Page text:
The key finding was that when the partner got a high value treat, the animal doing the task refused to continue with it.

“When the inequity was greatest they stopped working,” said Jennifer Essler, from the University of Veterinary Medicine in Vienna. read more…

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What is #Cat Tail Trying to Tell You

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Photograph by Joel Sartore, National Geographic Photo Ark
By Liz Langley

 

 

 

Cat owners are keenly tuned in to their pets’ body language, but once in a while the felines will throw a curve. Sometimes it’s in their tails.

While watching our cat snooze, we noticed his tail was tapping away like he was enjoying a disco medley we couldn’t hear, sending quite a mixed signal.

So how do you decode a cat’s tail? (Read “Surprising Things You Never Knew About Your Cat.”) Tail Tips

You have to take the whole body into account when reading tail signals, says Carlo Siracusa, of the University of Pennsylvania School of Veterinary Medicine.

The napping cat with the tapping tail, for example, is “relaxed overall but paying attention to something happening around him, a sound or movement,” so he’s peaceful but hardly asleep on the job.

 

If he really is sleeping, Siracusa adds, a moving tail could mean he’s dreaming. (Related: “Do Animals Dream?”)

A whipping tale on an alert cat can mean nervousness, potential aggression, and “Do not touch!” says Siracusa.

On a calm cat a straight-up tail with a hooked tip is a friendly greeting, while an aggressive cat may just have its tail straight up. A fearful “Halloween” cat will have an arched back and “its tail up and puffed.” read more…

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Cow Udder Care

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If you like the idea of your dairy products coming from happy cows, you might have entertained the idea of bringing one or two bovines home, feeding them well and piping Mozart over speakers wired into the barn. While that would make for a couple of contented cows, their care extends beyond that. Specifically, cow udder care is a real concern, whether you have 2 or 200 dairy cows. Know the basics to avoid problems.

Before and After Milking

Your cow’s udder should be cleaned, teats and all, before you begin milking her and then again when milking is through. Running water is a simple, efficient way of accomplishing this. Iodine or other disinfectant can be added to increase the effectiveness of the wash. Dry the teats and udder with a paper towel. Disposable towels are preferred for this job, as reusing towels after milking or to dry the udders of other cows could spread contamination. If you’re using a milking machine to milk your cow, you can dip her teats in a disinfectant before attaching the machine and then again when the milking machine is removed. Take care to wipe the teats completely dry with paper towels before the milking machine is attached. If you are hand milking, just be sure to thoroughly wash and disinfect your hands before starting.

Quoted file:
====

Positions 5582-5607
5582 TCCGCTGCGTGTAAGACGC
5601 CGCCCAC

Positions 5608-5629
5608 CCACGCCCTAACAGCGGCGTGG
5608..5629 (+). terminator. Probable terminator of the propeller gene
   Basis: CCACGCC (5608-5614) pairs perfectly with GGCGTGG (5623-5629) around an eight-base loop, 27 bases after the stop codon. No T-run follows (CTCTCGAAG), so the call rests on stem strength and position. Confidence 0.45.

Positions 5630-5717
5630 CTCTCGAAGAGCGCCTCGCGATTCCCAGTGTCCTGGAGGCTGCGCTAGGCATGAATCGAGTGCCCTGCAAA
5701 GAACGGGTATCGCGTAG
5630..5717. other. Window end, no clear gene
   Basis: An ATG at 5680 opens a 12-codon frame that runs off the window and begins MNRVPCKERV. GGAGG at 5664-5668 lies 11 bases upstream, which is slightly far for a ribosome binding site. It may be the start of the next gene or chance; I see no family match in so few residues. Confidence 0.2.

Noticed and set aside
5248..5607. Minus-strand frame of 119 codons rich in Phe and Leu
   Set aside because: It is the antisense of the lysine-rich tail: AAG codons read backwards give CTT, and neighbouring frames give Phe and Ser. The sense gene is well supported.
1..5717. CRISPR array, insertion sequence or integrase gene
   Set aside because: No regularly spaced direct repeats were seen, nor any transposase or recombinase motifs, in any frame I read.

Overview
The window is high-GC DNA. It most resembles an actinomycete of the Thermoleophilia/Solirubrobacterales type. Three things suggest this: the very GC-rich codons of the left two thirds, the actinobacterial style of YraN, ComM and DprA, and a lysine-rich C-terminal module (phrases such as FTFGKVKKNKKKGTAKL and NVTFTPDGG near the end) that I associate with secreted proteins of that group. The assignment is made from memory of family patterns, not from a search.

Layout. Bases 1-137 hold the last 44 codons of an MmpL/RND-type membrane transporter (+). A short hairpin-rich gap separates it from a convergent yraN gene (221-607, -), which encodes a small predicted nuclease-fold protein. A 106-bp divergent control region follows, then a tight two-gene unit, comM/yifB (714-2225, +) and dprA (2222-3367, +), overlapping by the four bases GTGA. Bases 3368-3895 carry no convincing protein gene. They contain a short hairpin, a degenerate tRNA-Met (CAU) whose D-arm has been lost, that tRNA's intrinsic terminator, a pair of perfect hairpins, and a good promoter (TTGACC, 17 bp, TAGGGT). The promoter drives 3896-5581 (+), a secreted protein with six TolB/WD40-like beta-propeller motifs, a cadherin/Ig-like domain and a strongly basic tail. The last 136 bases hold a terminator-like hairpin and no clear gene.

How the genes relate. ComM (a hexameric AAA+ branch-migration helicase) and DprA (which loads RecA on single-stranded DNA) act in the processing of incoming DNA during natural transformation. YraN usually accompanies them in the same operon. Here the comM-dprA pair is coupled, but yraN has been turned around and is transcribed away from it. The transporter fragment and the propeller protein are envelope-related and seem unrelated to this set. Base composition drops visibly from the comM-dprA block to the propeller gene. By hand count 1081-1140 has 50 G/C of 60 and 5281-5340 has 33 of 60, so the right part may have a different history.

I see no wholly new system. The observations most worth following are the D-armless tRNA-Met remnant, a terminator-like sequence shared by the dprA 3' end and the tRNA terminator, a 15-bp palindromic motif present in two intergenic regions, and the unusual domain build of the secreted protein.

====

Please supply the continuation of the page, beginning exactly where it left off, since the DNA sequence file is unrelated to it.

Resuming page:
Caring for Scratches and Scrapes

Because they’re large, awkward and located where they are, your cows’ udders run the risk of minor injury all the time. Milking machines, insufficient bedding — even your cow’s feet can bruise or scrape her own udders. Treating your cow’s udder with disinfectant before and after milking will help heal scrapes and scratches that might be present on the teats or anywhere else on the udder. Dip each teat individually in disinfectant and treat even the smallest wound by blotting (not rubbing) with a cotton pad. Painful, open wounds can be treated with a pain-relieving ointment and covered with medical tape. In such instances, contact your veterinarian to treat your cow and determine whether the wound requires more than simple bandaging.

General Hygiene

Proper udder care and controlling the problems that plague cows and their udders extends to managing the surroundings and keeping your cows well groomed and clean. Keeping your cows’ hooves and dewclaws trimmed will cut down on self-inflicted injuries. The girls will get an udder bath before and after milking, but a thorough, full-body hose-down once a week or less, depending on how dirty they get, will help keep your cows and their loafing spaces clean which, in turn, will help keep udders clean and disease-free. Proper bedding for the space should be a material that is flexible, soft and should not promote bacterial growth. Examples of natural materials that are appropriate for your cows’ bedding include sand, shavings dried in a kiln or even dried manure. Soiled or wet bedding should be removed daily and replaced with fresh. read more…